The digital watch accommodates itself to an age wherein facts are regarded as valuable acquisitions in themselves; one in which the importance of the relations of things to other things is neither understood nor valued. The face watch accommodates itself to the mind that wishes to have before it the connections that give meaning. It also accommodates itself to the mind that understands that time really, in the final analysis, is a function of our relation to the great celestials and their dance. The open face of the analog timekeeper reflects the history of our understanding of celestial movements, of hours, of sundials. Indeed, the "analog" timepiece is "analogous" to the movements of the celestial host of which it was said, "Let them be for signs," and it is analogous to those instruments of man's dominion, such as the sundial, which reflect most closely those celestial movements. Why do an analog watch's hands move "clockwise"? It's because that's the direction the sun's shadow moves on a sundial in the northern hemisphere. "Clockwise" means "sunwise".
Does the opposition say I must take the logical step of returning to sundials? Nonsense. Sundials are marvelous objects, but we need not oppose technological advance per se. The change from analog to digital watch, however, is not one of degree but of kind, and it is that which we ought to consider: the flashing digital may accommodate epistemological rebellion; it breaks away from its inheritance, denies the past, shows on its blank face no past or future, only the present instant. "Live for the moment," it cries, "for there is nothing but the present!" But the analog's face and sweeping hands call to the wise, "You are a child of the centuries. You are separated only by the movements of the stars from Solomon, from Aristotle, from Augustine, from Shakespeare. You are a part of history. You have a place in time."
DE ASTRIS: The Sun In Its Train
Today and for the next few weeks there is a glorious chain of celestials crossing the sky together although you can only see one -- Sol himself. Each day MARS leads the way across the sky, just ahead of the sun, between the constellations Sagittarius (the Archer) and Capricornus (the Sea-Goat). Just to the east (your left as you're facing south) comes NEPTUNE, to the left of Capricornus. Then comes the SUN, MERCURY, and URANUS, all in Aquarius. And finally, VENUS and the crescent MOON clinging tightly together in Pisces. These seven celestial bodies today cover about 65 degrees of arc (about six big handspans) across the sky, with the sun roughly in the middle. The moon will be the first to break this chain -- it's been moving west to east (right to left) through this chain but after today it's moving out of it as it continues at its normal pace of about 12 degrees per day. Of course, the moon is really moving east to west from our perspective, but the sun, stars, and planets are moving in the same direction faster, so the moon appears to move west to east against the background of everything else. Every day it drops further behind all the other celestial objects until it comes around in a month to the same place. Venus and Mars stay close to the sun all the time; Mars will catch up to the Sun, Venus, and Mercury in May and June, then start dropping behind again.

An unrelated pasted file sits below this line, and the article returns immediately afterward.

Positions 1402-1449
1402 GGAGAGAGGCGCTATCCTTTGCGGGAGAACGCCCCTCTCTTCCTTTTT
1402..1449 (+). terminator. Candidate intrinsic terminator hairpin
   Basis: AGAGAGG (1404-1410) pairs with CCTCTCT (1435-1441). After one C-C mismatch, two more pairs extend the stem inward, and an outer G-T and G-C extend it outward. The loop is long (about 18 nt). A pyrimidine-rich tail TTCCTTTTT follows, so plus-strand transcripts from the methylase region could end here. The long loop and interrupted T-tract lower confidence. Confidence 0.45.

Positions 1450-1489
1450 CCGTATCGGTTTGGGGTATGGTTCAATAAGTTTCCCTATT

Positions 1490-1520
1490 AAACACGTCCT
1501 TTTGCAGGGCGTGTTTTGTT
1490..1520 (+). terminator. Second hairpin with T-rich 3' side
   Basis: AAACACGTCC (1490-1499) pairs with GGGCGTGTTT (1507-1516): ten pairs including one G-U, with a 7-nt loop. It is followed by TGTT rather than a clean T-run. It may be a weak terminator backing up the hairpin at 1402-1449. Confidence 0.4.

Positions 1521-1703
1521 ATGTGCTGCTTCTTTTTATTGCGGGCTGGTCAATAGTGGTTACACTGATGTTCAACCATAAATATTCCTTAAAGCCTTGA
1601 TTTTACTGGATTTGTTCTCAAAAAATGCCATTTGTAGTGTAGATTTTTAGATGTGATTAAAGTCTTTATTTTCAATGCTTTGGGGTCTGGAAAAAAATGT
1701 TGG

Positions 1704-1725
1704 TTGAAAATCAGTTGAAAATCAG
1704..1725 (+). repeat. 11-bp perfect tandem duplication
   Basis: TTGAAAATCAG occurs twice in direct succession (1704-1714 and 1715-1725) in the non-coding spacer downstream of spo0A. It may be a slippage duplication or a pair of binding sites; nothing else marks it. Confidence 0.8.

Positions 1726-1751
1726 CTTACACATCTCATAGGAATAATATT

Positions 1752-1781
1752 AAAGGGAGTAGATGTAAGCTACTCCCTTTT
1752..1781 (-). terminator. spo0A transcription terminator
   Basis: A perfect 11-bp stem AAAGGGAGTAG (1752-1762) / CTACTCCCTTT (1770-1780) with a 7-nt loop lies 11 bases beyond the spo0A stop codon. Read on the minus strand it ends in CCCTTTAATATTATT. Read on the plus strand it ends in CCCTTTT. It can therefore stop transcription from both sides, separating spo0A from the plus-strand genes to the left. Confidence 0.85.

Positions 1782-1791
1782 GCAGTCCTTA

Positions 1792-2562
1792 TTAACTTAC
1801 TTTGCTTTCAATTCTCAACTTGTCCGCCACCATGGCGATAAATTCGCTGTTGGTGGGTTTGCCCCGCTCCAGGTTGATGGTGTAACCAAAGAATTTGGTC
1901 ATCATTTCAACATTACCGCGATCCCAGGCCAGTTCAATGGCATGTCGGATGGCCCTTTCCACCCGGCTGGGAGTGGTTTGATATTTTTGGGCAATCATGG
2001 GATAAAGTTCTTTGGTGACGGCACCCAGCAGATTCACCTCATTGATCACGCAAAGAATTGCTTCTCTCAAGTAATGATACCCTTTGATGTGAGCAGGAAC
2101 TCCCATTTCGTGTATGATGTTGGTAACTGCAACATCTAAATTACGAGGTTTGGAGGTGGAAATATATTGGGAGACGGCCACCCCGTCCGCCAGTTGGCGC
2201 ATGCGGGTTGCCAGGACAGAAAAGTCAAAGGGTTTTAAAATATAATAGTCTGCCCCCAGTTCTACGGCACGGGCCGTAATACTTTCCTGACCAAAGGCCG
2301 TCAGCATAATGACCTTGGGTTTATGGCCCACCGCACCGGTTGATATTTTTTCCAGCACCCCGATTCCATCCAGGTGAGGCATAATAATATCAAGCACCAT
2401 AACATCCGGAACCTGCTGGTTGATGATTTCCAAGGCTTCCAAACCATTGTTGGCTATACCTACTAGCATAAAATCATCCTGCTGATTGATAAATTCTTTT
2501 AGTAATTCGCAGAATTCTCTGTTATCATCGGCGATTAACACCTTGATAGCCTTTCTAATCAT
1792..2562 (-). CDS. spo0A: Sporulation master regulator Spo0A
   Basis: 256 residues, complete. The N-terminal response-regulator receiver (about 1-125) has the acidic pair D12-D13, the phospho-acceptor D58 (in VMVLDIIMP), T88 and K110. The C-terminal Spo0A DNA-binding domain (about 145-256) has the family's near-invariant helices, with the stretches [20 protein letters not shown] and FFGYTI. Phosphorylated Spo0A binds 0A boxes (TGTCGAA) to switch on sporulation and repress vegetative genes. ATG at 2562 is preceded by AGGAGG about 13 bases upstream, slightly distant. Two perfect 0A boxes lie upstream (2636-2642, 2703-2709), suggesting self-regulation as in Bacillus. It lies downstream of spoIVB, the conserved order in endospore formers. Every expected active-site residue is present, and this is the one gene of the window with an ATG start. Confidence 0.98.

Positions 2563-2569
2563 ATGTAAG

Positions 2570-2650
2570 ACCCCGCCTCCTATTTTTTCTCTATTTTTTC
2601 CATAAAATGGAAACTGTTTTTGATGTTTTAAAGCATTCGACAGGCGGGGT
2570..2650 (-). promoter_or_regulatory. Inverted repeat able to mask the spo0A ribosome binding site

ANNO DOMINI: Lent
Yesterday (Sunday, February 18) was Quinquagesima (meaning "fiftieth"), the Sunday before Lent. Tomorrow (Tuesday, February 20) is Shrove Tuesday, or Mardi Gras; the next day is Ash Wednesday, the actual beginning of the Lenten season, one of the major segments of the traditional church calendar, which lasts until Easter.
Lent (from the Anglo-Saxon word "leinte", which simply means "spring") has been the major season of penitential fasting and prayer since the 6th century when the bishops of Rome (popes) established it, and the approximately forty days of fasting go back even earlier -- "quadragesima" ("fortieth") is mentioned in Athanasius's festal letters, letters he sent out every Easter season to alert the faithful as to the proper date of Easter that year, as well as give other instructions. This newsletter will contain more about Lent in future issues.
But the pre-Lent days have an equally long and interesting history. They were meant to prepare the faithful for the coming penitential season: thus, Shrove Tuesday was the day to be certain you had confessed your sins and been absolved (shriven) so you could pray and fast with a clean conscience. It was also the last day to consume all those perishable foods you couldn't eat during Lent, such as milk, butter, cheese, eggs, fats, bacon, etc. It was important to consumer all those fat foods so they wouldn't just go to waste and therefore Shrove Tuesday was also called "Mardi Gras", which means "Fat Tuesday" in French. In Ireland it was sometimes called Sulky Tuesday, because of the gloom of those girls who hadn't got a husband yet, as marriages were forbidden during Lent. And of course, because of the extremity of the fasting required during Lent, Mardi Gras was the last day to party and enjoy the things one had to abstain from during Lent. It's easy to mock the hypocrisy of such an attitude, but in charity, it's also easy to forget how very rigorous the fasting laws in the Middle Ages often were and Medieval Christians took these quite seriously (more later on how lenient they could quite often be as well).
Ash Wednesday was so called because the priest would make the sign of the cross on your forehead with ashes, repeating a phrase reminding you of the dust and ash from which you sprang and to which you'll return.
Finally, although many of the canonical laws and requirements were done away with in Reformation countries, it's worthwile noting that many Proestants did not abolish the keeping of Lent entirely; even the hard-core Puritans retained various fasts during the Lenten season in their desire not to depart entirely from communion with the historical, universal church.
I think it would be very wicked indeed to do anything to fit a boy for the modern world.
--Evelyn Waugh, Scott-King's Modern Europe